Moving Our Community Forward
By Doug Cowan
President & CEO
I have an exciting staffing announcement to share with you, and then I want to tell you the story behind that staffing announcement. Beginning June 1, Merideth (Parrish) Rose will be serving as the Chief People Officer at Community Services League. CSL is comprised of about 70 paid staff, 250 volunteers that work a regular, recurring shift, 2,000+ donors that support the organization with financial gifts, and close to 20,000 of our neighbors that benefit from our services annually. CSL is all about people. People are who we are called to serve, and people make the good works of the organization happen. We have to care for our people – all of them.
Some of the areas she will oversee include: internal workforce development and training; the employee/volunteer experience and their feedback and evaluation; employee/volunteer goal setting and personal development; care and support of our team, diversity, equity, and inclusion; and workforce accommodations. In drawing on her experience, she will provide important leadership for program growth, outcomes, and evaluation, and will serve as a catalyst for where we go next.
Since the pandemic began, Merideth (as a volunteer) has led our local FEMA-supported (Federal Emergency Management Agency) framework for community response to disasters, called Emergency Support Function (ESF). ESF-6 is the infrastructure to provide mass care to a community, and she has led a community leadership team that supports mass feeding, volunteers, mental health, receiving donated items, and a broad array of other human services. I’ve been honored to serve under her leadership in ESF-6 as the co-chair of the Mass Feeding effort. Merideth’s background in working for FEMA has helped our community stay resilient in the face of the pandemic. Since 2015, Merideth has served as the Director of Neighborhood and Family Services for the Independence School District, and has overseen 32 school-based social service workers. She is finishing a two-year term as the Board Chair of CAPA (Child Abuse Prevention Association), which is one of her numerous community volunteer activities.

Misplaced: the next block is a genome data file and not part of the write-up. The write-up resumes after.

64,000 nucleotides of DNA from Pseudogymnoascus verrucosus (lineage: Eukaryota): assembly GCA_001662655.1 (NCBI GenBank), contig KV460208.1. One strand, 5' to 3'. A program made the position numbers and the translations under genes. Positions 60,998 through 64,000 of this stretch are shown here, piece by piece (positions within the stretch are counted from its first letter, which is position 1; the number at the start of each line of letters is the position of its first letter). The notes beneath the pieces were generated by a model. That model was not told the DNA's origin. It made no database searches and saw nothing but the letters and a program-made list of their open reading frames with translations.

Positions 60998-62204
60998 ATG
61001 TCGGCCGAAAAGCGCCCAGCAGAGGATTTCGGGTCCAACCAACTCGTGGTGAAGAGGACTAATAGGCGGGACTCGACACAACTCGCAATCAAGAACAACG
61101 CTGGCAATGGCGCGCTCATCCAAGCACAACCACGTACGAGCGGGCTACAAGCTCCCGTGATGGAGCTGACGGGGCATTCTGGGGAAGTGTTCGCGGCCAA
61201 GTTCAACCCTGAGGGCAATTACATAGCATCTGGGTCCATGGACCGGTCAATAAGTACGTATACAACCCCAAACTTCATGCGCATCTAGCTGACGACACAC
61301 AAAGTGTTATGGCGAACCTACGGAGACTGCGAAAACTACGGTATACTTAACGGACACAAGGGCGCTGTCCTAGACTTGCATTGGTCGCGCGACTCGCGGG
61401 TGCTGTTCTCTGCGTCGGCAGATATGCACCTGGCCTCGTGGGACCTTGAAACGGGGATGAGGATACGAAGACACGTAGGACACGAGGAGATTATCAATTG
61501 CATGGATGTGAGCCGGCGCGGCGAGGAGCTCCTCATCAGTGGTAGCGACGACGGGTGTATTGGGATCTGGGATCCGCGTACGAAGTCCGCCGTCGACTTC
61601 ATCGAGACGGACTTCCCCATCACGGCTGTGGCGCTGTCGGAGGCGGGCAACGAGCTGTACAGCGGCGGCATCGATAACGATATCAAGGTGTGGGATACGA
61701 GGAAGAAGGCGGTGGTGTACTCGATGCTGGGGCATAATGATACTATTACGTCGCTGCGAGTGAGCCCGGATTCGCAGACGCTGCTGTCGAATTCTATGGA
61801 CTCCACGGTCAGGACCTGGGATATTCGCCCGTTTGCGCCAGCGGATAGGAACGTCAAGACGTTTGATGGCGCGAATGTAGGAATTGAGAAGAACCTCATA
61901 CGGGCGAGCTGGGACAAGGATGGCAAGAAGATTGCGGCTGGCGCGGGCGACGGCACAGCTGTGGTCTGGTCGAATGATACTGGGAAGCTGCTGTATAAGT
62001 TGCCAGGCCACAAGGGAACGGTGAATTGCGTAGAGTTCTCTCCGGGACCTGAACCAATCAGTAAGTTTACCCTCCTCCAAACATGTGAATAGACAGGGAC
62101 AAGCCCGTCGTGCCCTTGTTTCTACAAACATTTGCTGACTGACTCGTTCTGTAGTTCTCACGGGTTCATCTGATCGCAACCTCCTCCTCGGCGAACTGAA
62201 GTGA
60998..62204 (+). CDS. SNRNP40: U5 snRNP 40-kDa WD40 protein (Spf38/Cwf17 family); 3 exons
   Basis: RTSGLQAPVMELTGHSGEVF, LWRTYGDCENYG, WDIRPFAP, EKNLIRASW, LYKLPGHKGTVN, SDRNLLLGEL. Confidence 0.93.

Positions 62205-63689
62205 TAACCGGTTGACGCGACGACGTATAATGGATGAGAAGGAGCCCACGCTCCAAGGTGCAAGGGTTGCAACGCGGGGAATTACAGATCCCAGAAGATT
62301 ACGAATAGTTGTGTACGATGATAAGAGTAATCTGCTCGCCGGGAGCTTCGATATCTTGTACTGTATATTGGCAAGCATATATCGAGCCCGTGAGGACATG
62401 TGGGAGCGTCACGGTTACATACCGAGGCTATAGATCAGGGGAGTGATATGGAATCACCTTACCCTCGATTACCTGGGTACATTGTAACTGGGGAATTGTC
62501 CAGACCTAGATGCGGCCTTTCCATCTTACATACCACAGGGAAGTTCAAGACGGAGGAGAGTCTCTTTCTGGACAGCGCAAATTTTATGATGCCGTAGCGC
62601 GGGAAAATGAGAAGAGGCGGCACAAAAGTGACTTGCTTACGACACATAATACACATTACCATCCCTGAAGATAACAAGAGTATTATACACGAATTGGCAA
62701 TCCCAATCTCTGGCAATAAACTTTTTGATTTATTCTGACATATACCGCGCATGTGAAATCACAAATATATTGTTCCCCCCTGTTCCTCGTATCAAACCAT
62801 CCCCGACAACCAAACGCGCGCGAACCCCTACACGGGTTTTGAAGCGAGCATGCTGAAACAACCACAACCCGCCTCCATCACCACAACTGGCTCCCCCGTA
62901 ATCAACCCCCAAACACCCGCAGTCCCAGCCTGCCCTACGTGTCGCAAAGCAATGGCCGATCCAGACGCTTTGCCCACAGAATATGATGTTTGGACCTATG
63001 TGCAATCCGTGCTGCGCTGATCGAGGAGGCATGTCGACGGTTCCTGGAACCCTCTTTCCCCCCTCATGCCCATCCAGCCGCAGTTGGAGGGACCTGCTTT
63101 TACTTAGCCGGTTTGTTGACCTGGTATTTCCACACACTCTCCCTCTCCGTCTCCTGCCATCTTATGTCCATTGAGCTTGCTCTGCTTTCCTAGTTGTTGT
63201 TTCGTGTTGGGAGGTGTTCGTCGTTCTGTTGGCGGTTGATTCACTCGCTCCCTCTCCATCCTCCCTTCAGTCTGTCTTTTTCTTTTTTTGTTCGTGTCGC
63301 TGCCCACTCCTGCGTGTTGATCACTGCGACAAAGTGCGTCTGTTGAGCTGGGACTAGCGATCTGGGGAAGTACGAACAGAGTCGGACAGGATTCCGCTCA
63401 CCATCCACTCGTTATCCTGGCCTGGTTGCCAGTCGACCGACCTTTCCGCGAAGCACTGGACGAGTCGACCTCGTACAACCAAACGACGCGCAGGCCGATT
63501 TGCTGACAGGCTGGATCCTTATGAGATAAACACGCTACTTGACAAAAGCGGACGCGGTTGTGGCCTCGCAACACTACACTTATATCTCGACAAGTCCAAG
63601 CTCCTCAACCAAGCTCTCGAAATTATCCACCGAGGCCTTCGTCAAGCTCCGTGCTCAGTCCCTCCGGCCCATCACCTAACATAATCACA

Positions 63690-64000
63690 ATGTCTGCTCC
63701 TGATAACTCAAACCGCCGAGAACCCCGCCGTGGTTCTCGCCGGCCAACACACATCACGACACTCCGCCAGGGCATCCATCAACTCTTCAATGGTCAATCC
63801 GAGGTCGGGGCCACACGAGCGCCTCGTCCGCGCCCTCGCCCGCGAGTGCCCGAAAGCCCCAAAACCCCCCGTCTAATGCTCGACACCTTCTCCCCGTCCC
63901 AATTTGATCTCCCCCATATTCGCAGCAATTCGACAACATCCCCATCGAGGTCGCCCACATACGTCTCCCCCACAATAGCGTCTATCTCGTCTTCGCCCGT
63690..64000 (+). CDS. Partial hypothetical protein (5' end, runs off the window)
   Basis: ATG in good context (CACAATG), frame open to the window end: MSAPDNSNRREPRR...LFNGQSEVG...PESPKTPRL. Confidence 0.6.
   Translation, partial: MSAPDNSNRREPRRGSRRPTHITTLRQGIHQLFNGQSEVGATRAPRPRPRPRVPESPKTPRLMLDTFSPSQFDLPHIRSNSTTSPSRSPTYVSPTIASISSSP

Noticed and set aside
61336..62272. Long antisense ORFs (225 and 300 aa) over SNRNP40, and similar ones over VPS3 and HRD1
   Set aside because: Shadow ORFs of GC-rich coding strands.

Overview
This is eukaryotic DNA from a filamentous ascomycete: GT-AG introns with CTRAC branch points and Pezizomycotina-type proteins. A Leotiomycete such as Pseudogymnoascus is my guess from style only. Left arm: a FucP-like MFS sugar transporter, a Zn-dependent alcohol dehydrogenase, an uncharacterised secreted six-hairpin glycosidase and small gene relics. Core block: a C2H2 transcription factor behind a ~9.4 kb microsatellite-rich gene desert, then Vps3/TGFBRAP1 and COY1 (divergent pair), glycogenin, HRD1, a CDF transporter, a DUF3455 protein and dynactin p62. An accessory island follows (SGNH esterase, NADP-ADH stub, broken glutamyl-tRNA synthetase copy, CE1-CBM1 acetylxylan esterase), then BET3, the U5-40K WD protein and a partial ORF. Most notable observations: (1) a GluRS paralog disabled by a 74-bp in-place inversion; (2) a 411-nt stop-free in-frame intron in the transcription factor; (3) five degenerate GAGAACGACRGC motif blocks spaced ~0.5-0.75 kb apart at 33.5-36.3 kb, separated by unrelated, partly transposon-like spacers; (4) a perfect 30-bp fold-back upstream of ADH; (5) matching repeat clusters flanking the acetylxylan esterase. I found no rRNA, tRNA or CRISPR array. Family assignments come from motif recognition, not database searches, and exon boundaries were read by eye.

My relationship with Merideth precedes our work with the pandemic. As we both have worked in caring for people, our paths often crossed. I humbly and nervously came to her a few years ago, and while stumbling over my words, I asked her to serve on the CSL Board of Directors (she has ascended to the role of Board Vice Chair at CSL, but will resign to join the staff team). I stumbled over my words because it was difficult for me to tell her that we not only needed her leadership, but that we also needed her to strengthen CSL through her diversity. As a Black woman, she has endured many of the struggles that our neighbors have overcome. The empathy and perspective she brings to CSL is so critical, not only to a brighter future for us, but it is critical for our very survival as an organization.
Merideth is a powerful leader in our Independence and Eastern Jackson County community. She will continue her role as a changemaker in our community. I’ve asked that she keep serving on the many boards and commissions that she’s on now, so that she’s well-poised to guide and position CSL for where we can be most effective in the future. She will also continue leading and supporting our ESF-6 community mass care efforts. I have also asked Merideth to help serve as a fresh face and voice of the organization. For my 11+ years at CSL, I’ve served as a chief storyteller and communicator. I look forward to continuing that work, but other people can, should, and will be a voice for this organization, and for the marginalized in our community.
Coming through the pandemic, and turning 105 years old in 2021, a bright future is ahead for CSL. I’m confident that Merideth will help write an even brighter future for our organization, and help take our work and impact to new levels. Please join me in welcoming her.